As the COVID-19 pandemic worsens, geopolitics are at the centre of attention in the tanker market these days, followed by the OPEC+ negotiations which are falling apart, resulting to the crude oil tanker spot freight rates, and time charter (TC) rates have soared.
Following BIMCO’s 2020 forecast revision, Peter Sand, BIMCO’s Chief Shipping Analyst, states that the medium-term outlook remains gloomy.
Peter Sand highlighted that
The outbreak of the coronavirus has impaired major economies around the world and slowed down demand for oil products. The oil price war is temporarily offsetting this slowdown of crude oil tanker demand, but this will only underpin the market for so long, and the outlook is not shaping up positively in the medium-term.
Time charters are experienced a rise from the lows in 2018, until geopolitics kicked in during September 2019, which inflated rates into extremely profitable territory. Although they remained high during 2018’s Q4, they fell as they were not backed up by market fundamentals and the transitory effects evaporated.
This is once again the case with the breakdown of the OPEC+ alliance lifting rates despite otherwise poor market fundamentals i.e. fleet overcapacity.
Freight rates are not expected to remain elevated for the rest of 2020 and shipowners are therefore keen to fix their ships at current rates. While most of the crude oil transports are fixed in the volatile spot freight market, the 1-year TC market is more stable and serves as a proxy for the medium-term outlook. However, given the nature of the spike,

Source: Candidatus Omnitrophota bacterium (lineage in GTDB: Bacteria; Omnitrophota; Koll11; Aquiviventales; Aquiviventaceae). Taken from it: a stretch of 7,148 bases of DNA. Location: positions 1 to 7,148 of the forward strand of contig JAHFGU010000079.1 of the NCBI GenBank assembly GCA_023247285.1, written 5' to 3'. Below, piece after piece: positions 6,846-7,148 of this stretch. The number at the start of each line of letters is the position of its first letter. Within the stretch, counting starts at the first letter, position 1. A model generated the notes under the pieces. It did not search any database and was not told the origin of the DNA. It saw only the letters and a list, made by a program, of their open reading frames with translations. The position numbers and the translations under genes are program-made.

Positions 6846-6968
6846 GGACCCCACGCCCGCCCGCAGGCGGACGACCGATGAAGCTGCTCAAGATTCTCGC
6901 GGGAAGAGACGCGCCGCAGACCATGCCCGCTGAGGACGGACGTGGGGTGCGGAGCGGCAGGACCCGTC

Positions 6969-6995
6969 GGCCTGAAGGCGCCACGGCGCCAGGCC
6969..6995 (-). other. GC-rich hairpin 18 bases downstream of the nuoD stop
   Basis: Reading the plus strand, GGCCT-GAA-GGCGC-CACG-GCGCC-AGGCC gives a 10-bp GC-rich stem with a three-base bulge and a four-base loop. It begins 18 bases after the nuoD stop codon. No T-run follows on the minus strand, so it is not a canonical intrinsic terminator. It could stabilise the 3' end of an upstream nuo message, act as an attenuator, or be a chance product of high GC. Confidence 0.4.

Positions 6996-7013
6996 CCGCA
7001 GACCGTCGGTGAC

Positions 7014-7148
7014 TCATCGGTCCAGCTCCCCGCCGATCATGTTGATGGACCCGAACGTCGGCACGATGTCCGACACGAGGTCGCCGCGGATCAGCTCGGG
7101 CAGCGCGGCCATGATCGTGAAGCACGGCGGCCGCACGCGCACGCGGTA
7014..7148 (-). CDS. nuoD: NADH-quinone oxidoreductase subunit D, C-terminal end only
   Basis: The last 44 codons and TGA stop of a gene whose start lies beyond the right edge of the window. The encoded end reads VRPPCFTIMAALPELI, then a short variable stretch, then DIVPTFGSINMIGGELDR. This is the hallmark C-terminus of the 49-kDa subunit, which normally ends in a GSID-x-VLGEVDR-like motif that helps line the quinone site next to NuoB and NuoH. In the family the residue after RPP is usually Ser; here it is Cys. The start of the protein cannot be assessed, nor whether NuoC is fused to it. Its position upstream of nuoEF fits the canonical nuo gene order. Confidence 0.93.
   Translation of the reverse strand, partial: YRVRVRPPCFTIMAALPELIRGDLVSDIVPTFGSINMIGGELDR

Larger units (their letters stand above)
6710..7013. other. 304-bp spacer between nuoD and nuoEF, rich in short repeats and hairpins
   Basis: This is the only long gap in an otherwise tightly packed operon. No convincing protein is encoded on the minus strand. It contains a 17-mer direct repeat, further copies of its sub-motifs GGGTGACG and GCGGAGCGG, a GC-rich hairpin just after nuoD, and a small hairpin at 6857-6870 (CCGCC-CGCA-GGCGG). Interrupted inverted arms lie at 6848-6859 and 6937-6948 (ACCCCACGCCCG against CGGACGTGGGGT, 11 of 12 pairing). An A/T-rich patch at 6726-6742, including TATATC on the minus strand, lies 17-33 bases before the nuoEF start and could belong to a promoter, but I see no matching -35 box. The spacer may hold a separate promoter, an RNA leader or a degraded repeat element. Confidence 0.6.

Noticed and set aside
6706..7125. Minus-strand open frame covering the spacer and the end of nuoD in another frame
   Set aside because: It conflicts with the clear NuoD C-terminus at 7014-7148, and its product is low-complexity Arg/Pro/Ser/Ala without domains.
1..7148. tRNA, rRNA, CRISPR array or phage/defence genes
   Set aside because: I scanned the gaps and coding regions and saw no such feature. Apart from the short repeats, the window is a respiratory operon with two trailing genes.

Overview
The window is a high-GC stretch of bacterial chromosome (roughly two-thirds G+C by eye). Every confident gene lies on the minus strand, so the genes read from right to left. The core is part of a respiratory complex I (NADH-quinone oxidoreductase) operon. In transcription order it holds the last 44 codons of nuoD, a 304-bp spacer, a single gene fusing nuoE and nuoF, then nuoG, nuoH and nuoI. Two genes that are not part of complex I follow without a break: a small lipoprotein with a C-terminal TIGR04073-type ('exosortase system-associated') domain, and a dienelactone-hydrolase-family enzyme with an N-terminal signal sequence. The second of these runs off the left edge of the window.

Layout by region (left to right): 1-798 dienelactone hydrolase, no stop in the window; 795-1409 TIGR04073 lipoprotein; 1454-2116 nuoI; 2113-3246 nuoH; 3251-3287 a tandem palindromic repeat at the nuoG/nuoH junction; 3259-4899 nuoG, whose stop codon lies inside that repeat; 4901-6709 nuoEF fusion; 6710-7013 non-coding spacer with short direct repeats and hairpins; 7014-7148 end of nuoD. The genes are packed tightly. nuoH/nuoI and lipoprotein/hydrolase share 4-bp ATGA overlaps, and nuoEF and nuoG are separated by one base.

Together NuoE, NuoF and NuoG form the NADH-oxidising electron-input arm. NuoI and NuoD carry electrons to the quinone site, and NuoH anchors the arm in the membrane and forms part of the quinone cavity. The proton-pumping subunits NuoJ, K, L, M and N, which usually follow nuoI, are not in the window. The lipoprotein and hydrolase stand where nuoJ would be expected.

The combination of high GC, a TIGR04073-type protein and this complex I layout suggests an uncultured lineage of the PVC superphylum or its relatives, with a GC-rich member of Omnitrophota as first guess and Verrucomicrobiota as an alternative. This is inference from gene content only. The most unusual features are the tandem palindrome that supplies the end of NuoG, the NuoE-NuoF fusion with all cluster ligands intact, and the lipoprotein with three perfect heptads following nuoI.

Following oil prices, the prices for low-sulphur bunker fuels are along the same trajectory. The narrowed low-sulphur to high-sulphur spread has diminished the upside of a scrubber. The premium for a scrubber-fitted VLCC on a 1-year TC has been cut in half from USD 10,000 per day on 10 January to USD 5,000 per day on 27 March 2020..
In the meantime, the increased output from Saudi Arabia in April is set to flood the market with crude oil at a time when there is no such need on the consumption side, which consequentially will lead to the build-up of inventory.
We are heading for a period of massive supply-demand imbalance, where the oil supply is high, but major economies are in lockdown. With land-based oil storage potentially approaching full capacity fast, it is limited how much additional oil can be imported. Risk-loving oil traders may look to time charter VLCCs for floating storage. Such actions will extent the time of elevated freight rates
… Peter Sand noted.
He concluded that in recent years, the oil tanker market has been driven by external factors, while the crude oil tanker market has yet to feel the same pain, thanks to the massive fall in oil prices, reflecting yet another external factor.